New York Superior Court Judge Alex Cormier is assigned to preside over the case of the alleged Sterling High School shooter. Lawyer Jordan McAffee represents Peter, the boy who, on the day of the shooting, was found in the corner of the gymnasium holding a gun to his head with a shaky hand. Detective Patrick DuCharme has one star witness, but her story keeps changing. And then there's the biggest problem of all: the star witness happens to be Judge Cormier's daughter.
Picoult, acclaimed for her penetrating explorations of the gray areas in modern society, asks difficult questions in Nineteen Minutes, which may be her most powerful and important novel yet.
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"Brilliantly told....The author's insights into her characters' deep-seated emotions brings this ripped-from-the-headlines read chillingly alive." (Publishers Weekly)
"Every bit as gripping and moving as Picoult's previous novels, Nineteen Minutes will no doubt garner considerable attention for its controversial subject and twist ending." (Booklist)
"Picoult spins fast-paced tales of family dysfunction, betrayal, and redemption....[Her] depiction of these rites of contemporary adolescence is exceptional: unflinching, unjudgmental, utterly chilling." (The Washington Post)
The way it was written. I love Jodi Picoult; all of her characters seem so alive. The narrator was great for this too.
Josie. She sounded exactly as I thought Josie would.
The part about Peter being pantsed.
It had some great parts. It drags a bit in parts. The end is rather lame. Great narrator
Makes the book come alive
Love to have recommended it, but the end really was not very good.
Great story and heart wrenching details into the lives and victimization of the social lifestyle of bullies and the bullied of a suburban high school.
The narration was dull and toneless. All characters sounded the same and voice variations were off base from what the listener would feel like the voices should sound like,
How many hours do you need to listen to the boy in this book get tortured at school? I really am not even sure that I can finish this book. I'm 6 hours into it and after listening to 6 hours of a kid get tormented at school, I think I've got the point!!!
This has been my least favorite of Picoult's books....it dragged and was so repetitive. She has her twist, as always, but I only finished it because it was on book tape.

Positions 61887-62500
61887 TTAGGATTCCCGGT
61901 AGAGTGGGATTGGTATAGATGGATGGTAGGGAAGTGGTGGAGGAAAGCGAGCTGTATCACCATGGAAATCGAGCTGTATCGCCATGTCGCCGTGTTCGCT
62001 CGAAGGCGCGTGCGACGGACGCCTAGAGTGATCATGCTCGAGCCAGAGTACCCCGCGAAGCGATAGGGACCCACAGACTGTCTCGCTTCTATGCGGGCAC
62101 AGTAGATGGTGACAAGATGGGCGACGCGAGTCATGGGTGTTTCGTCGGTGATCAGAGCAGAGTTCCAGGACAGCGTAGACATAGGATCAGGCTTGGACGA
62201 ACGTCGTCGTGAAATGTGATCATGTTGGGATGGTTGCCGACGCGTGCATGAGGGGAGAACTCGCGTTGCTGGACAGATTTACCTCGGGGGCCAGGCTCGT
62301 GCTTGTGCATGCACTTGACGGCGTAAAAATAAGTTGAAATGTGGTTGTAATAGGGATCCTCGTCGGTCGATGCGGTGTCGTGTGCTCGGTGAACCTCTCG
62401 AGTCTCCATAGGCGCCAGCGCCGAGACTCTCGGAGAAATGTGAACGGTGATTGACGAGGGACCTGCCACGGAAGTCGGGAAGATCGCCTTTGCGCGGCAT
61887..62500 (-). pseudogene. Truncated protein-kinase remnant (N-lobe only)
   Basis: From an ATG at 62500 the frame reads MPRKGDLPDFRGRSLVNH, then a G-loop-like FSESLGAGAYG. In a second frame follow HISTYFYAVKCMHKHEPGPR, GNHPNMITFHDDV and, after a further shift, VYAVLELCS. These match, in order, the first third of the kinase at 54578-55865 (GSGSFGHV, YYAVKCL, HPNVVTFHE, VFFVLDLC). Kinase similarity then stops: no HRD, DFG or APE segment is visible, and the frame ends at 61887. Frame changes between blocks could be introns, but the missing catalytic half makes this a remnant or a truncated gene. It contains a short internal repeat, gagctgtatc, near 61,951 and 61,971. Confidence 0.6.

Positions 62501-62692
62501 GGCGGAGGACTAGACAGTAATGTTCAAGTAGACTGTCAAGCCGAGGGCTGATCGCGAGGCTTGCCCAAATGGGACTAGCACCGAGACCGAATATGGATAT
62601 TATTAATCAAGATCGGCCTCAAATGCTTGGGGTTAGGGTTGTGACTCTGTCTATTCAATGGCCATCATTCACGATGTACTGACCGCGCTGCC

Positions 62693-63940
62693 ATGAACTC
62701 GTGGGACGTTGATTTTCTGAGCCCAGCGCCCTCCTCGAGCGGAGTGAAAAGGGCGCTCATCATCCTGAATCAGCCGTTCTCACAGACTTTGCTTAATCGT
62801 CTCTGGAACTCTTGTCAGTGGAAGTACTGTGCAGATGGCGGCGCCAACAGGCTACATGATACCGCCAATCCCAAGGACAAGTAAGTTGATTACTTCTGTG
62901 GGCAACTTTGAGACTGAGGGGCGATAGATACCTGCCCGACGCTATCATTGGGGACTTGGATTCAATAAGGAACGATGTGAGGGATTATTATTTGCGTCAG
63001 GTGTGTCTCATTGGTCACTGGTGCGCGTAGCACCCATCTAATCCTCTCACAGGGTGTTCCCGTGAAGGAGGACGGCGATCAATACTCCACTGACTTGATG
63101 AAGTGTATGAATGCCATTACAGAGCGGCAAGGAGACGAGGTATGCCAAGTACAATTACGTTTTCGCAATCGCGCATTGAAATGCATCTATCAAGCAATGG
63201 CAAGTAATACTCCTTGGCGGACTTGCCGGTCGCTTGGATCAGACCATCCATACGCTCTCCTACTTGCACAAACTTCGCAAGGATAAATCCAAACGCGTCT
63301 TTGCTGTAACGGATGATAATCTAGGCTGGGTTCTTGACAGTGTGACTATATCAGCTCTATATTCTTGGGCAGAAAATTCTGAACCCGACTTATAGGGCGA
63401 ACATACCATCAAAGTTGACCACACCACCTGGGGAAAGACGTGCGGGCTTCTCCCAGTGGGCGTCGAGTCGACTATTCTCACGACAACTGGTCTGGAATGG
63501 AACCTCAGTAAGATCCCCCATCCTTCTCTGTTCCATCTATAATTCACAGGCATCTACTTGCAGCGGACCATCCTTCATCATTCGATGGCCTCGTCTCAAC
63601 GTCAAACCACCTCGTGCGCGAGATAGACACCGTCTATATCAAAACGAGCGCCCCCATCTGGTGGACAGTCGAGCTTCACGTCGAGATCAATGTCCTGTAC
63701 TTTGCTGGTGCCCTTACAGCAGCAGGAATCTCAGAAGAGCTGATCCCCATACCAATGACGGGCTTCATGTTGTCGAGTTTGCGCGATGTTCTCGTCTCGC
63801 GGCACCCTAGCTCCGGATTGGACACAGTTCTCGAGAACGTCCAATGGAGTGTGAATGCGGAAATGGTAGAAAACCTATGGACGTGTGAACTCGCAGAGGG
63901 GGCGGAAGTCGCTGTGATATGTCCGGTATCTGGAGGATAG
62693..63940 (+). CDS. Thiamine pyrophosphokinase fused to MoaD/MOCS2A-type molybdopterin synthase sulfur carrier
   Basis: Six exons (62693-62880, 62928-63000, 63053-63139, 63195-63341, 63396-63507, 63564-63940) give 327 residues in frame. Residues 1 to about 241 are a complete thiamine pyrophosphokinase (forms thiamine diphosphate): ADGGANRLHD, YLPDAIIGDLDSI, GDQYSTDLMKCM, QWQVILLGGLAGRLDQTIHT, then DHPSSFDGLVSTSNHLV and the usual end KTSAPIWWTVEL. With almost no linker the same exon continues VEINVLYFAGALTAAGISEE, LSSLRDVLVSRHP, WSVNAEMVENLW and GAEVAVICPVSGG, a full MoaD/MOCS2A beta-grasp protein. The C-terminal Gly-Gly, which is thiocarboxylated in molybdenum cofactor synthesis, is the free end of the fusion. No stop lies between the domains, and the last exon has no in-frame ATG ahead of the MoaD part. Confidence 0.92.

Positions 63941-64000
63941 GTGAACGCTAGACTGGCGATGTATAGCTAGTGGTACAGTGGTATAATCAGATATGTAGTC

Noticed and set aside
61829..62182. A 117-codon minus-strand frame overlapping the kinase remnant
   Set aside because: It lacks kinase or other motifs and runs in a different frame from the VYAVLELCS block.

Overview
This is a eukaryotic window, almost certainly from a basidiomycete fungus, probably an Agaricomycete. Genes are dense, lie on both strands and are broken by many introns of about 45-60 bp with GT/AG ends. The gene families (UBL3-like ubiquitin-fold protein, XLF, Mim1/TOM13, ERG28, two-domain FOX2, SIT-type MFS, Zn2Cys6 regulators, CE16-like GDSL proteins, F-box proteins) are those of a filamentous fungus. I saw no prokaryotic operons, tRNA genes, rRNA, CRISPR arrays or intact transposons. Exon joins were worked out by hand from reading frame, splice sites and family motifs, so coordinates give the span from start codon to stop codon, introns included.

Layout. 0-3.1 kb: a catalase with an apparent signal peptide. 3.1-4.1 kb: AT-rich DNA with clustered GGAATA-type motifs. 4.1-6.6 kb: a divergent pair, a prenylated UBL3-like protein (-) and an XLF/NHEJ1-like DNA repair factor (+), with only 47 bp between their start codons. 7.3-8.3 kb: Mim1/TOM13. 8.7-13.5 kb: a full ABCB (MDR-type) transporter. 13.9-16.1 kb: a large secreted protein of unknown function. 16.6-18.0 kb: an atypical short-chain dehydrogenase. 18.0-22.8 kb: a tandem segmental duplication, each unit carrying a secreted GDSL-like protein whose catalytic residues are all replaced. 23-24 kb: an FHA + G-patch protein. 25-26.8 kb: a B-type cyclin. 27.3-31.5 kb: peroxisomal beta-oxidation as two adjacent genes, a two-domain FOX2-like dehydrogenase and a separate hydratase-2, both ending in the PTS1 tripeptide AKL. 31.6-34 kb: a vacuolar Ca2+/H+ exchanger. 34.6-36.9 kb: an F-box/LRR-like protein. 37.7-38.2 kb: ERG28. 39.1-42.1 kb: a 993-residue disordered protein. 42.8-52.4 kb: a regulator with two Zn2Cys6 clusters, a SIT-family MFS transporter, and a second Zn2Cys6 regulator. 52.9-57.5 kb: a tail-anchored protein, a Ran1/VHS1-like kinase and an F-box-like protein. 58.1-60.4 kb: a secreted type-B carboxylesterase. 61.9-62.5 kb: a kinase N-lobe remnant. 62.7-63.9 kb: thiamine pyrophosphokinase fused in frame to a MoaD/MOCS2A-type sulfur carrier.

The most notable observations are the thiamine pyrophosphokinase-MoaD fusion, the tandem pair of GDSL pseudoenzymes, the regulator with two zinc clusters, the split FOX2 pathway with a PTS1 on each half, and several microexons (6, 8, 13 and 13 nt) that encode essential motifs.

Nineteen minutes was an exceptionally well told story of the anguish experienced by one young man for 11 years of public school and the 19 minutes it took for him to "payback" the perpetrators of the bullying that made his life hell.
As the mother of a son who was somewhat of a social outcast (due to OCD) throughout high school, I felt an emotional involvement with the characters. However, in the past 15 years since my son's own agonizing experience, I am upset at the failure of the school authorities to effectively end the bullying of vulnerable students. It would seem that nothing has been learned from the investigations into the school massacres of the last decade.
Teaching and embracing diversity in most educational environments has yet to become either policy or practice. Perhaps when "brains" and "techies" are appreciated as much as school jocks there may be less chance of students developing PTSD from bullying, such as the main character of this book developed.
Jodi Picout certainly helps demistify the unfortunate suffering that goes on behind the backs of adults (parents and teachers) for so many students.
What an engrossing story and great read.
Piccoult does it again with a great plot, character development and overall readability. I enjoyed the book from start to finish.
it's the best way to spend a working day, and i'm thankful my job is one where i can listen to books all day long.
This book was completely unenjoyable. Aside from the fact that it's another one of Jodi's sad from the beginning to the end, type of book, this one was far-fetched and the ending isn't wrapped up well. I wish I had never read it at all.
This is my first Jodi Picault, and I'm frankly disappointed. She uses a shopworn plot that is totally predictable, a conceit of going forward and backward in time that doesn't really do anything for the story itself, the book is twice as long as it should be, and I think that a lot of the dialogue is rather trite.
Sorry, Picault-lovers.........I'll take PD James or Anne Perry anyday over this author.
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